Prosecutors hope to circumvent Utah’s new, controversial self-defense law in 2019 murder case

Jan 7, 2022, 7:49 PM | Updated: Jun 8, 2022, 5:30 pm

SALT LAKE CITY – Murder suspect Jesse Bruce appeared in court Friday for a new type of hearing created by Utah’s new self-defense law, but prosecutors presented an argument that could mean the controversial law will not apply.

Bruce, 43, is accused of stabbing 40-year-old Cory Haney to death in March 2019. According to court documents, Bruce told police he killed Haney in self-defense, but investigators reported evidence found at the scene of the deadly confrontation led them to believe Bruce was the aggressor.

Instead of moving forward with Bruce’s scheduled October jury trial, which was already delayed multiple times due to the pandemic and prosecutor turnover, it was postponed once again last fall. A new type of hearing – called a justification hearing – was scheduled for Friday, Jan. 7.

The latest delay is due to H.B. 227, Utah’s new self-defense law, which went into effect in May.

H.B. 227 triggers a new pre-trial process for cases in which the accused claims self-defense. Prosecutors must now prove by clear and convincing evidence that the defendant did not act in self-defense or in the defense of others. If prosecutors cannot prove that an individual’s use of force was not justified in a justification hearing before a trial, the case is dismissed before it ever goes to a jury.

In November, the KSL investigators revealed unintended consequences of the new law that was originally pitched as a way to save people who act in self-defense from the financial expense of defending themselves in a trial.

Exceptions to H.B. 227 include cases in which an individual is accused of an unlawful use of force against a law enforcement officer and cases involving domestic violence – an exemption prosecutors hope to take advantage of in Bruce’s case.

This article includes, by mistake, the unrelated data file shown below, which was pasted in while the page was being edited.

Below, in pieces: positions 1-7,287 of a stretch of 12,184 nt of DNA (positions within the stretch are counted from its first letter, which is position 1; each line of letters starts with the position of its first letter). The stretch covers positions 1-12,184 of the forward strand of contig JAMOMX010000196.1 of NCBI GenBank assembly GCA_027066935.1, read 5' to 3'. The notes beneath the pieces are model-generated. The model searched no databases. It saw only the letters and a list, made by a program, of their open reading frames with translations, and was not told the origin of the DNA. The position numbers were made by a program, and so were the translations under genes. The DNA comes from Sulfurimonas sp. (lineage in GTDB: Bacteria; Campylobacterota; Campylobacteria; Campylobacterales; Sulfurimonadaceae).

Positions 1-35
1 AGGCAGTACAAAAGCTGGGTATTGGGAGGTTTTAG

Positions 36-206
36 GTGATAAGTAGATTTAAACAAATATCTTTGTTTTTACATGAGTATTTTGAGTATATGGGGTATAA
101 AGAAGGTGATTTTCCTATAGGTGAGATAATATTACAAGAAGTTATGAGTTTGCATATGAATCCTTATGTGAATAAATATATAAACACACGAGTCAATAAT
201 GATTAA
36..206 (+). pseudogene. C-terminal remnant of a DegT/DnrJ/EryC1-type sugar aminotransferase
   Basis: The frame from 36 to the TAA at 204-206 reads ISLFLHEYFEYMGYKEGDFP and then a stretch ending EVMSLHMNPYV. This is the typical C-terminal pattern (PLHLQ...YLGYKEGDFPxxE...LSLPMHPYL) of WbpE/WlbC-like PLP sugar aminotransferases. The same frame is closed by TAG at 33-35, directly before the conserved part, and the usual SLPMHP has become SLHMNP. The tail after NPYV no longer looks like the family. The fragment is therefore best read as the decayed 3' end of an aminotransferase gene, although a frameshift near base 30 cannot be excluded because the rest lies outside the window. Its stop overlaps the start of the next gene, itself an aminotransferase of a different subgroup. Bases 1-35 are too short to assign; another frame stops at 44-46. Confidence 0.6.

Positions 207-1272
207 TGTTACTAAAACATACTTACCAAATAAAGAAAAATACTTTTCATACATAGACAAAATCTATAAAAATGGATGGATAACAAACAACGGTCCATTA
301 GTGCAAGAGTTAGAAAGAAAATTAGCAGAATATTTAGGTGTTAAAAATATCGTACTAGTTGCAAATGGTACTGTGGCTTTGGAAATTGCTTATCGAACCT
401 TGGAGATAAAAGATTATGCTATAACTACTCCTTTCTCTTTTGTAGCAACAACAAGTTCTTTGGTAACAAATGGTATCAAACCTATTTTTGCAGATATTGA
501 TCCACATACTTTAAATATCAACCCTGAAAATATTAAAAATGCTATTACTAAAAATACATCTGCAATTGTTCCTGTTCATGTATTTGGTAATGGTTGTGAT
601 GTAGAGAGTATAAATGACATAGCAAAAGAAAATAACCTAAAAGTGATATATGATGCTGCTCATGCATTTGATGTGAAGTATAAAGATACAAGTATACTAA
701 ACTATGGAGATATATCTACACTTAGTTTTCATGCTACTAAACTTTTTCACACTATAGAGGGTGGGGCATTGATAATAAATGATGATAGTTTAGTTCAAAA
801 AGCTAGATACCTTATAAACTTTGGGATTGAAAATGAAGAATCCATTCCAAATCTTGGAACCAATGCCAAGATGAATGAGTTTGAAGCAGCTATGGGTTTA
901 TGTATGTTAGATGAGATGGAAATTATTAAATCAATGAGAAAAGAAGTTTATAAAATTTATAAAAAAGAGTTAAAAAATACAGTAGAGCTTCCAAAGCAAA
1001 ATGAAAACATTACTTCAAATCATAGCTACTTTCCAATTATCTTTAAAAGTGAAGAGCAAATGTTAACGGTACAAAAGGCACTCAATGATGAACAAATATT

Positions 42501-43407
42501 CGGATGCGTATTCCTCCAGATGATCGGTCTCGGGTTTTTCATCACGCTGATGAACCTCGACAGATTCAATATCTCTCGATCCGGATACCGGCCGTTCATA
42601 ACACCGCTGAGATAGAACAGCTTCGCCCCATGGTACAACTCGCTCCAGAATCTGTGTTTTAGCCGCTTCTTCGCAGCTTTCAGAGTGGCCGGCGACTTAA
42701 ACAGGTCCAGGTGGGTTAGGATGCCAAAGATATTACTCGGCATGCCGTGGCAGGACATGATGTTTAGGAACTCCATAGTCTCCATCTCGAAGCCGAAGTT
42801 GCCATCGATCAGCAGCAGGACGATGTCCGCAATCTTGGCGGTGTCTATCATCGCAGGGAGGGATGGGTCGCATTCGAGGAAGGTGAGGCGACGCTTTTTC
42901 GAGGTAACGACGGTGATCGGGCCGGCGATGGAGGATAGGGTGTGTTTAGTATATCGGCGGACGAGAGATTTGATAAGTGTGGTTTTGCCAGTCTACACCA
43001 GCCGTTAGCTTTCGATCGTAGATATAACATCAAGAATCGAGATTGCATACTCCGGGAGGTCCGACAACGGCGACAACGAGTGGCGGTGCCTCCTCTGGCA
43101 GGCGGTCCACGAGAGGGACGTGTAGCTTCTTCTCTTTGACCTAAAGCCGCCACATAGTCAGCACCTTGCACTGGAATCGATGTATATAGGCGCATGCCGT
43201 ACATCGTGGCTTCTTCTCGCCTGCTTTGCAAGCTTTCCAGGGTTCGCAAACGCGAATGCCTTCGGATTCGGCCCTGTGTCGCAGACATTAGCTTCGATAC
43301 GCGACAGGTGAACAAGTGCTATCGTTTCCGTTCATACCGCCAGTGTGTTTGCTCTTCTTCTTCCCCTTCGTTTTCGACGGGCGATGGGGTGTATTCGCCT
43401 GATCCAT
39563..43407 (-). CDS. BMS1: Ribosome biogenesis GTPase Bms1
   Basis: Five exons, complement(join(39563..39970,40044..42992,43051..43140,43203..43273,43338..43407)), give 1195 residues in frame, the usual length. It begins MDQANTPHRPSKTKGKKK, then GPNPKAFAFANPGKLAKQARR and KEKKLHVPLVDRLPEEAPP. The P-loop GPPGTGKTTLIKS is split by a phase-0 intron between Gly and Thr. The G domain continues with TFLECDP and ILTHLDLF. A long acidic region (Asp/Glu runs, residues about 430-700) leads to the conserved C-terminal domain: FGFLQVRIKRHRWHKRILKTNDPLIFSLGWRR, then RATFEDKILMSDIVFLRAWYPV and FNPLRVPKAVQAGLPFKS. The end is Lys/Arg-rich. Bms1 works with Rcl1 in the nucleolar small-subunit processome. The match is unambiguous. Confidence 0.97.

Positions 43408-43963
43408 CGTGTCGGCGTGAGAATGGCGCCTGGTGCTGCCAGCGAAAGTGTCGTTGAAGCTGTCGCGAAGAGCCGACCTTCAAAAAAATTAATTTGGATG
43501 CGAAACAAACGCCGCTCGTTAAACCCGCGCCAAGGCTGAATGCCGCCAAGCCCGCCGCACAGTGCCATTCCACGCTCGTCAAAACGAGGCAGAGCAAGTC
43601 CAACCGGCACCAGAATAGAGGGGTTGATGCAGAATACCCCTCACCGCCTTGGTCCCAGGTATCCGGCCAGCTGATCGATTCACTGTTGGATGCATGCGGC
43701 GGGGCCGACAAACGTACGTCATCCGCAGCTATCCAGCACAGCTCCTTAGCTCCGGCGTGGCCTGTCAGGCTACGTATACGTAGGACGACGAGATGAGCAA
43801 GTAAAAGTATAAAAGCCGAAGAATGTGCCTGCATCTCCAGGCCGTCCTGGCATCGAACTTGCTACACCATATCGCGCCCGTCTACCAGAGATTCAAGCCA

In a new court filing, prosecutors say Haney’s death was ruled a homicide, caused by multiple stab wounds to the neck and head. It also says Bruce and Haney were roommates.

Cory Haney. (Ken Fall)

Prosecutors are now arguing the new self-defense law should not apply to the case because while Bruce and Haney were not romantic partners, they were co-habitants – a situation prosecutors say is enough to establish domestic violence as a factor in the case.

It’s a claim Third District Judge Richard McKelvie said must be explored before Bruce can have a justification hearing.

“The fact that the state has made that allegation now calls into question whether or not the defendant is entitled to this hearing,” he said Friday.

A preliminary hearing is now scheduled for next month to determine whether the case involves domestic violence.

“We still were re-victimized,” said Haney’s Mother, Kay Lynn Stafford, after Friday’s brief hearing.

Stafford brought framed photos of her son to court for family members to display during the hearing. She’s publicly criticized H.B. 227 and previously spoke with the KSL investigators about its impact on her family.

Cory Haney’s family members held photos of him during a court hearing for his alleged killer on Jan. 7, 2022. (Josh Szymanik/KSL TV)

After Friday’s development, Haney’s family is encouraged that the domestic violence claim means they might not have to go through an extra evidentiary hearing to get to the long-awaited trial or risk the potential outcome of the case against Bruce being dismissed before a jury has the chance to consider all the evidence.

“There’s always that little thought in the back of your mind that, ‘What if that happens?’” Stafford said.

She said her family has experienced months of delays due to the passage of H.B. 227 and she wants to see the new law changed.

“These are unintended consequences, I believe,” she said. “But it needs some major work with some due diligence, or it needs to just be repealed.”

Through a spokesperson Friday, Salt Lake County District Attorney Sim Gill declined to comment further on the case outside of court.

Defense attorney Austin Mort, who is representing Bruce, wrote in an emailed statement, “We will treat the domestic violence allegation like any other factual allegation in this case. If there is a viable argument against it, and if it’s in our client’s interest to make that argument, we will fully explore it. Especially if it determines whether we are entitled to a pretrial justification hearing.”

Bruce’s trial date has been postponed until June but could change again depending on the outcome of the upcoming preliminary hearing.

Have you experienced something you think just isn’t right? The KSL Investigators want to help. Submit your tip at investigates@ksl.com or 385-707-6153 so we can get working for you.

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Prosecutors hope to circumvent Utah’s new, controversial self-defense law in 2019 murder case